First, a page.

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Wednesday
29Oct

Political Violence and the Novelist

How should novelists approach the topic of political violence? This was the central concern of a panel at the Royal Society of Literature on Monday. And with your regular CTLab contributors juggling prior engagements, I was drafted in to cover the event.

On the panel we had novelists who had written about political violence from the Second World War through to the present day. Kamila Shamsie's new novel, Burning Shadows, pulls together the bombing of Nagasaki, conflict in Afghanistan and post 9/11 New York; Chris Petit's The Passenger is a representation of the Lockerbie bombing in 1988; and Adam Foulds writes about the Mau Mau uprising in 1950s in The Broken Word. Pankaj Mishra, who has also tackled the subject of political violence in The Romantics and Temptation of the West, chaired the discussion.

Mishra began with a brief overview of political violence in literature starting with Joseph Conrad's The Secret Agent. He pointed out that when political violence became attached to ideological movements and the nation-state in World War Two the novelist could easily disapprove of aims and means. But the post 9/11 world challenged the novelist: could potential sympathy with the political and religious grievances of the perpetrators of political violence be reconciled with their capacity to cause indiscriminate death and suffering? And how should the novelist tackle the use of state violence? Mishra also suggested that novelists have struggled to make sense of a form of political violence driven by ideologies that have lost power in the West and involving complex parts of the world.

Taking up these challenges, Kamila Shamsie agreed that "a lot of writers are trying to write about individuals they don't really understand". She emphasised the importance of cultural context, pointing to her own upbringing in Karachi where school riot and bomb drills were more prevalent than fire alarm practice, and criticised a tendency to place the psychology of the individual in a political vacuum.

Shamsie also felt that American novelists had failed to fully consider the impact of "the American Empire" in other parts of the world, and that their counterparts in Pakistan had been writing about the changing definitions of jihad in the 1980s.

Similarly, Chris Petit argued that there is always an intriguing back-story to political violence not always tackled by the British 'novelist of manners'. In a book on Northern Ireland, he considered the turf war between MI5 and MI6 and pointed to America's dealings with Osama Bin Laden and his associates when the Soviets invaded Afghanistan.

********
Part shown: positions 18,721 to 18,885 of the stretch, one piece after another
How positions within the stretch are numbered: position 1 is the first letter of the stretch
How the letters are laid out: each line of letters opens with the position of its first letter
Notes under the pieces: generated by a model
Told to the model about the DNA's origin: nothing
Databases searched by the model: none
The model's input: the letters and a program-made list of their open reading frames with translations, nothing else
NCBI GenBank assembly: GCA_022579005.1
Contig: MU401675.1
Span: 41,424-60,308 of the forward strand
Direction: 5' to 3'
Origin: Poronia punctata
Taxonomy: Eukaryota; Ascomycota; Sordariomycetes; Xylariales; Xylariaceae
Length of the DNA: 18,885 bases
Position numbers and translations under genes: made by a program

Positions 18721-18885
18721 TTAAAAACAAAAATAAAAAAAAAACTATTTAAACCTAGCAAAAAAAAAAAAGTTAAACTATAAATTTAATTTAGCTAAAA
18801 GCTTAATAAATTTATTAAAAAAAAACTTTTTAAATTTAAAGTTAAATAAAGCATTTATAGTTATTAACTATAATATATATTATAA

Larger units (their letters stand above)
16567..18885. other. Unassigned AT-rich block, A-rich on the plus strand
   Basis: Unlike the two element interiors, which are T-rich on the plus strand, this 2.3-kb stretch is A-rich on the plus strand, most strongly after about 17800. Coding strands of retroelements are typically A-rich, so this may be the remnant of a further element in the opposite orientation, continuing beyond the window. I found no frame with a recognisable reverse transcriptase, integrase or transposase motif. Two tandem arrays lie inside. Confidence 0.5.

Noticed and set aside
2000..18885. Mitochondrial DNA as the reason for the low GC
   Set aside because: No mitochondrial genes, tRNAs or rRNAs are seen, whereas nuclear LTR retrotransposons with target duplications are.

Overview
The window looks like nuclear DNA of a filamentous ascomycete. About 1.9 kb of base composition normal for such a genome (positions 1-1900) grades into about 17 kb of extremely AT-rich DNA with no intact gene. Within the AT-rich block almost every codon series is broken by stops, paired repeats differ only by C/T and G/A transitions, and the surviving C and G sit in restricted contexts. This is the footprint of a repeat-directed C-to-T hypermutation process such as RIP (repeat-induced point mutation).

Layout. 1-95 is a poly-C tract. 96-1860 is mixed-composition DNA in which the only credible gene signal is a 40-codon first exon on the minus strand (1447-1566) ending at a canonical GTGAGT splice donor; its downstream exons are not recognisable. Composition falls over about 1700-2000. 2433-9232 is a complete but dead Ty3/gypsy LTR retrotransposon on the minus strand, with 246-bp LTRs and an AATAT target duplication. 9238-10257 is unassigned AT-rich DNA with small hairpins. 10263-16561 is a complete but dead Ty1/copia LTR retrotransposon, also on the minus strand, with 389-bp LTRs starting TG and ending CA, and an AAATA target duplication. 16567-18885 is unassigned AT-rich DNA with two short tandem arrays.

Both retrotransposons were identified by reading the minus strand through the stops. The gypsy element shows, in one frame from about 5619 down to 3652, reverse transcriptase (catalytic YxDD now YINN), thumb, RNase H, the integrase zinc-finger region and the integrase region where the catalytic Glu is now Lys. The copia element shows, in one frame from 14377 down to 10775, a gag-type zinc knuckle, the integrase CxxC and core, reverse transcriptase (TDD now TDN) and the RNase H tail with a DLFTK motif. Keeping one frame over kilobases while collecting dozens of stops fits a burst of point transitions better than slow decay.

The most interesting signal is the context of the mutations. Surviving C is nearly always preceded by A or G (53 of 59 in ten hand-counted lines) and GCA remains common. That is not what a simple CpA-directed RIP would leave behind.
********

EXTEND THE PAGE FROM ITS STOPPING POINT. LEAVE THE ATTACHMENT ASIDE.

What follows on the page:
The focus then turned to the usefulness of the novel for capturing political violence. Mishra proposed that the novelist couldn't keep up in today's interdependent and fast-paced society; the journalist has left the novelist behind. Unsurprisingly, this was rejected by the panel.

Shamsie said the novel still had a role in tackling more complicated aspects of political violence, and Adam Foulds pointed out that War and Peace was written in the 1860s, long after the end of the Napoleonic Wars. There's "no reason", Foulds said, "for novelists to be town criers of major political news". But he admitted that it is easier to deal with history, and Petit said that the basic rule of writing what you know is difficult when everything is changing so quickly.

As interesting as the discussion was, I didn't feel the panel tackled some of the central questions about the role of the novelist. If the novelist has a role in society - and I would guess the panellists do believe that writing novels should be about more than merely making money - then how, if at all, has that role changed since 9/11?

The panel briefly mentioned the fact that the novel lends itself to sympathy with the individual and was not so good at imagining state violence. But what implications does this have for governments who claim to be combating 'terrorism' with 'legitimate force'? And if the novel is about making "individual suffering real", as one questioner said, can it be used as a vehicle for political reconciliation? Or is this far too lofty a proposition?

Daniel Bennett is a PhD Candidate in the Dept. of War Studies at King's College London. He writes via the Frontline Club at Reporting War, and at his personal blog, Mediating Conflict.


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